Importance of Glycemic Index to our diet
Honestly, we aren’t too conscious about what we eat until we’ve heard Dr. Pak Rimbawan speak. Dr. Rinbawan is a Nutrition Advisory Board Member from Herbalife Nutrition. And on its June eWellness Tour, Herbalife Nutrition discussed the Glycemic Index (GI) role and its significance in developing healthier food choices. Allow us to share with you our key takeaways.
What is Glycemic Index?
The Glycemic Index is a scale ranking the number of carbohydrates in food from zero to 100. The movement in this scale indicates how quickly food may cause an individual’s blood sugar to rise. Thus, it is significant that we know where a specific food rests on the GI to help us make healthful choices. As a reference, pure sugar has a score of 100.
When we eat, we convert carbohydrates into glucose. Glucose energizes our cells and tells our pancreas to produce insulin. Insulin is what causes the cells throughout the body to absorb glucose and use it for energy.
Eating high GI food causes us to overeat as we will quickly feel hungry again after eating. This is because food high in GI can cause blood sugar spikes, especially if one has diabetes. However, the blood sugar spike is followed by a rapid decline in blood sugar, causing us to feel sleepy and hungry again.
High GI food
Food with a high GI score are white rice, white bread, and white pasta. Others are instant oatmeal, corn flakes, starchy vegetables like potatoes, pretzels, popcorn, pineapple, and saltine crackers.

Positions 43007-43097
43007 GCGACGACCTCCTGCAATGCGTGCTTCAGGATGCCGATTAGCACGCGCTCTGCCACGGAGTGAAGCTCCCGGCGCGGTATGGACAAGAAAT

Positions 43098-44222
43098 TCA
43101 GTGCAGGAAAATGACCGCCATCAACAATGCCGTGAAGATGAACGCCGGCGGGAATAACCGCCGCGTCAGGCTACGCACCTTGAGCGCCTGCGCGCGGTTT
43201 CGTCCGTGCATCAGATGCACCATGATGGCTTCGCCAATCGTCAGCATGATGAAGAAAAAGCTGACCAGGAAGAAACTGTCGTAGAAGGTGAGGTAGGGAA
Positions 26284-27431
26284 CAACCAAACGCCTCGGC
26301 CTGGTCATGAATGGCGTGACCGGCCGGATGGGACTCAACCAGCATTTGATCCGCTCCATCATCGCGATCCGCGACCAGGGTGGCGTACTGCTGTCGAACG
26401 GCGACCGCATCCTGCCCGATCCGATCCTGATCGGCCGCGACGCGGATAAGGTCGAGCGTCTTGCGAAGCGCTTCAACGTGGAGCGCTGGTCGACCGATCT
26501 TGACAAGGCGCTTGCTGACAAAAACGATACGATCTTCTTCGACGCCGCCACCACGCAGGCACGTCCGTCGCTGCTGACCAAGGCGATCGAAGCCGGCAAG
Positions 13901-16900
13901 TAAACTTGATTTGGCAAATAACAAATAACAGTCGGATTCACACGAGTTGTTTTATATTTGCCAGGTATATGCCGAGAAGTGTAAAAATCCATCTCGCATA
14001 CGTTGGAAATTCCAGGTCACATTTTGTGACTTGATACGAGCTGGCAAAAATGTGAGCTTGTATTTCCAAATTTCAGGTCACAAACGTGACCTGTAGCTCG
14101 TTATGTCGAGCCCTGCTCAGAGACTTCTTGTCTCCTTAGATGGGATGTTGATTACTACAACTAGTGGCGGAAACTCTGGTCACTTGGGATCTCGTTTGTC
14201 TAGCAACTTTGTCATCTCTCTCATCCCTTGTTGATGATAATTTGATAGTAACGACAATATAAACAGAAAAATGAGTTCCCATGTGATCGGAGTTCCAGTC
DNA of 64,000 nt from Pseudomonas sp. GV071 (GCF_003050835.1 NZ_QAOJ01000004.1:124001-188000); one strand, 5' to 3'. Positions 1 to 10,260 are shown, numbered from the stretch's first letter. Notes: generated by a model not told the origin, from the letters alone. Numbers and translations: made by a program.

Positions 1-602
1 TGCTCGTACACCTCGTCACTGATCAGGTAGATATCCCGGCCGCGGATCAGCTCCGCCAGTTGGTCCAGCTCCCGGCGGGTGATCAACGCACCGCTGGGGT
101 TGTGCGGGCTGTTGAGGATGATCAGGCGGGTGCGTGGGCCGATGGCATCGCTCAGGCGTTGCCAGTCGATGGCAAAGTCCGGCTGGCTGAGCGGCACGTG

Low GI food
Eating food with a low GI rate means we can slowly digest the food, which gradually increases our blood sugar and insulin. And this is good for the body. Food with a low average GI may help reduce our risk of developing diabetes and heart disease, too. Individuals suffering from chronic conditions, on the other hand, may reduce the risk of complications and prevent further blood glucose spikes if they stick to a low GI diet.
Food with low GI score are whole grain pasta, barley, whole grains, wheat bread, brown rice legumes, and beans. Most fruits also have a low GI score, same with non-starchy vegetables like sweet potatoes and carrots.
We are not limited to consuming low GI food, though, as what still matters is taking a balanced and nutritious diet that includes a wide range of food.
Factors that affect GI score
For reference, GI scores are as follows:
low GI food: 55 or less
medium GI food: 56–69
high GI food: 70 or above
The GI score of a specific food, though, is highly affected by the manner of food preparation.
Processing usually raises GI. A fruit juice, for instance, has a higher GI than whole fruit. Same with food that is cooked and put on fire. A fruit’s GI also increases as it ripens.
GI score with most health benefits
The Glycemic Index Foundation suggests we aim for an average dietary GI score of 45 as this offers the most significant health benefits. This does not mean, though, we can only eat food with a low GI score. As everything works in moderation, we should balance our intake of higher GI food and eat more with a lower GI. Fiber lowers the total GI of a meal; thus, it is also recommended that we take high fiber food like carrots, broccoli, banana, and almonds.
It helps big time if we consult a doctor or dietitian and help us plan a more nourishing yet delicious diet that features a wide variety of low GI food. As this may seem an added effort, take note, though, it is our health we are talking about. Let us put importance on our health before it is too late.
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